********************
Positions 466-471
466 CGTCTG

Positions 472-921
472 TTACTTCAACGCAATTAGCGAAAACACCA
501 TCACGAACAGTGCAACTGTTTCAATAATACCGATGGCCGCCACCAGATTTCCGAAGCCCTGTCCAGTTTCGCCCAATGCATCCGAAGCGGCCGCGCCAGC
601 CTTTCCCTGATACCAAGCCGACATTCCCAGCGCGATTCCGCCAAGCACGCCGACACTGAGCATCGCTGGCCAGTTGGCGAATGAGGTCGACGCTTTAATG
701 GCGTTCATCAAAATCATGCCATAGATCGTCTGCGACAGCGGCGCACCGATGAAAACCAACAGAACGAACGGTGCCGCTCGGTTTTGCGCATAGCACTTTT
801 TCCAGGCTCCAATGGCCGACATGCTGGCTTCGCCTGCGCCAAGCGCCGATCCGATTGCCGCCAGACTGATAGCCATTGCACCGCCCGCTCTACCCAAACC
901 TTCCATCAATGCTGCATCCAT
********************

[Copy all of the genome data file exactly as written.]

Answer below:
Positions 466-471
466 CGTCTG

Positions 472-921
472 TTACTTCAACGCAATTAGCGAAAACACCA
501 TCACGAACAGTGCAACTGTTTCAATAATACCGATGGCCGCCACCAGATTTCCGAAGCCCTGTCCAGTTTCGCCCAATGCATCCGAAGCGGCCGCGCCAGC
601 CTTTCCCTGATACCAAGCCGACATTCCCAGCGCGATTCCGCCAAGCACGCCGACACTGAGCATCGCTGGCCAGTTGGCGAATGAGGTCGACGCTTTAATG
701 GCGTTCATCAAAATCATGCCATAGATCGTCTGCGACAGCGGCGCACCGATGAAAACCAACAGAACGAACGGTGCCGCTCGGTTTTGCGCATAGCACTTTT
801 TCCAGGCTCCAATGGCCGACATGCTGGCTTCGCCTGCGCCAAGCGCCGATCCGATTGCCGCCAGACTGATAGCCATTGCACCGCCCGCTCTACCCAAACC
901 TTCCATCAATGCTGCATCCAT